Future of Work: Creating Pathways to Cybersecurity Jobs

Monday, October 21, 2019 3:08 pm EDT

By:

David Etzwiler, CEO, Siemens Foundation Kurt John, Chief Cybersecurity Officer, Siemens USA

When we ask young people what they want to do when they grow up, we often hear, “I want to help people.” Or, “I want to keep people safe.” It’s no surprise then that youth consistently rank becoming a firefighter or police officer among their dream jobs.

We hope after meeting with students earlier today at MxD – a lab in Chicago featuring digital manufacturing technology – that a few more young people will view cybersecurity in a similar vein.

As digital technology brings things online, we see a growing need for cybersecurity professionals committed to protecting factories and our critical infrastructure from harm. In fact, cybersecurity positions are now growing three times faster than other internet technology (IT) positions and 12 times faster compared to all U.S. jobs. By 2021 it’s estimated that there will be roughly 3.5 million unfilled cybersecurity jobs worldwide.

In particular, U.S. manufacturers need qualified workers to guard against cyberattacks as workers integrate software and new automation systems, explore the power of data and create applications using artificial intelligence. Yet two-thirds of respondents in a 2017 Global Information Security Workforce study said they lack the cybersecurity professionals they need.

This is why the Siemens Foundation is investing in the creation of career pathways for students to reach STEM opportunities, including cybersecurity in manufacturing careers. The Siemens Foundation and Siemens businesses are collaborating to pinpoint skills challenges and solutions in key STEM industries through a new initiative called SPARKS, which stands for STEM Partnerships to Advance Real-World Knowledge and Skills.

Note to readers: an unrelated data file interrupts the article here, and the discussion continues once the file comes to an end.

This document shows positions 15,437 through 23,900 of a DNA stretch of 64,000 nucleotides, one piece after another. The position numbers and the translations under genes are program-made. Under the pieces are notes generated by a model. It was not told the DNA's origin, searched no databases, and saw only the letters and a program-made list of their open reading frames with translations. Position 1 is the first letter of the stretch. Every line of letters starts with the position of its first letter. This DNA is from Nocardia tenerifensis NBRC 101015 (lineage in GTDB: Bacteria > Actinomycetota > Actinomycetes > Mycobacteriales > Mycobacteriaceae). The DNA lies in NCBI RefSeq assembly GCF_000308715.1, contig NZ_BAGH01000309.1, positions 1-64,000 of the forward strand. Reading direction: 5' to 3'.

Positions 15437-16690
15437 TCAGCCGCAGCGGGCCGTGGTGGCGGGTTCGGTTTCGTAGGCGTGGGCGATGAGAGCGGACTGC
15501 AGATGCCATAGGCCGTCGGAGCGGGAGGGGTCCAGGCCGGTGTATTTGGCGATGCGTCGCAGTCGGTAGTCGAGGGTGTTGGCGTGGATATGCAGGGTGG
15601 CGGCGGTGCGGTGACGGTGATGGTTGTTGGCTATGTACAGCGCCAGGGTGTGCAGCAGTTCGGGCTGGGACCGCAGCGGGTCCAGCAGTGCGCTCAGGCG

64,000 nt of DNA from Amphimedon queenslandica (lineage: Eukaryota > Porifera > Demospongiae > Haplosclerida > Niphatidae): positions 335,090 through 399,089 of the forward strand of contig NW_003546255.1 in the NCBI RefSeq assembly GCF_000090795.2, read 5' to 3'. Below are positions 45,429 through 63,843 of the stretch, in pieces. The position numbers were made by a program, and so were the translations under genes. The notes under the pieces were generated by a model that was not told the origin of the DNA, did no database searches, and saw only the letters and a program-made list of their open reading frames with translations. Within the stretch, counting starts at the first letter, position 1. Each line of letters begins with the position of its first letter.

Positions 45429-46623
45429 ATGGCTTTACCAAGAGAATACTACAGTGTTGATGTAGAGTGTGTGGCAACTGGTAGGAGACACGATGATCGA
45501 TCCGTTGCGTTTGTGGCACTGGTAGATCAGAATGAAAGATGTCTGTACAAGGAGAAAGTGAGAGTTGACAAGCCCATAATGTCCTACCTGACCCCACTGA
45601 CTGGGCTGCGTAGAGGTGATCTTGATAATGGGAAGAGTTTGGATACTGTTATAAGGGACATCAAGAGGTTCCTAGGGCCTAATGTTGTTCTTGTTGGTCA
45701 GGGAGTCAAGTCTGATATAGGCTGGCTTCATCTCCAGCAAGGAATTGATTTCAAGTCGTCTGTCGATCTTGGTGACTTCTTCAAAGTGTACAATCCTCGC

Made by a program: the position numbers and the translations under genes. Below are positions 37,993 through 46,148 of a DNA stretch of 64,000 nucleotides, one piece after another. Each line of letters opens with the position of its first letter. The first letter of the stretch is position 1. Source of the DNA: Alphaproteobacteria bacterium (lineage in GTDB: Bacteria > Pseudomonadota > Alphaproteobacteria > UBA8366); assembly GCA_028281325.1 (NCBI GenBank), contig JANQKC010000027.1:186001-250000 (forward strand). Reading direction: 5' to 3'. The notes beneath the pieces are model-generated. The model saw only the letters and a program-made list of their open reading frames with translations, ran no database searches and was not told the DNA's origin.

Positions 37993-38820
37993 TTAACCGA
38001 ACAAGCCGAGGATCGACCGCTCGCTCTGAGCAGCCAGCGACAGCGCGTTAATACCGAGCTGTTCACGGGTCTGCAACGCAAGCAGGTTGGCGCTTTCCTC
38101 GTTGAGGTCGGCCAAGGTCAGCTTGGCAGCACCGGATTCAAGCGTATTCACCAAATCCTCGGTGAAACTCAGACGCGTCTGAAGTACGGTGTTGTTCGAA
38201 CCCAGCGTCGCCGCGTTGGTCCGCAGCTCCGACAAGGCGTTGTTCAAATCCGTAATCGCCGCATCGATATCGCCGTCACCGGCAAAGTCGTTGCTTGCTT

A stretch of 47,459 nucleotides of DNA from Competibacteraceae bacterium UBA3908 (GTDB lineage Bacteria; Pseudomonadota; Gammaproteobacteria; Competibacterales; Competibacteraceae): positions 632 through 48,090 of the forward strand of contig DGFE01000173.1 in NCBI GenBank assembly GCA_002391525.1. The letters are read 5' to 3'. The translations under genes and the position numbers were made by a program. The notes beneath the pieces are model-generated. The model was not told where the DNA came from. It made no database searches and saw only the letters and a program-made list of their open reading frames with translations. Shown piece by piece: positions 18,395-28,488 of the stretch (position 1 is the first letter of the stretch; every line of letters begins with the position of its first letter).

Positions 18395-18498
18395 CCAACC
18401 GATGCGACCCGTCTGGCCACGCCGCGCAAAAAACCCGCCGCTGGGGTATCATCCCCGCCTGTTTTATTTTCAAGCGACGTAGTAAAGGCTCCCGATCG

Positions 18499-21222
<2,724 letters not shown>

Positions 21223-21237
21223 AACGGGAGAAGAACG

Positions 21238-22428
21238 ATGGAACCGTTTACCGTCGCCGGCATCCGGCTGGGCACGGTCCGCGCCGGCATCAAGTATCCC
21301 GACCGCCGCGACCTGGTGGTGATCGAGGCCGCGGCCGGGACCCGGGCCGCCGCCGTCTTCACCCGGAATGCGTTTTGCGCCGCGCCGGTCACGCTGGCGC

Furthermore, the Siemens Foundation has provided a $1.25 million grant to MxD USA for the creation of a comprehensive workforce development program for cybersecurity in manufacturing. The grant will fund the development and implementation of a high-skilled cybersecurity-for-manufacturing initiative within MxD’s workforce strategy, MxD Learn, part of the SPARKS initiative.

MxD Learn’s comprehensive strategy will define roles and training pathways specific to cybersecurity in manufacturing; develop curriculum and training partnerships, including for high school students; and provide hands-on training through apprenticeships. As employers look to build a more diverse, highly skilled cybersecurity workforce, MxD Learn is designed to help young people prepare for purpose-driven, well-paying careers, regardless of their background or zip code.

A portion of the Siemens Foundation grant to MxD will support a digital manufacturing laboratory at Waukegan High School, a Title 1 school north of Chicago, where MxD has previously supported curriculum development. In addition, MxD Learn will replicate the program at a second high school in the Chicago region, creating a template for further expansion.

These programs represent the first steps toward scaling the high-school curriculum program in more locations over the next several years. We hope they also broaden the list of “dream jobs” as more young people learn how to use digital tools to help create a more secure world.

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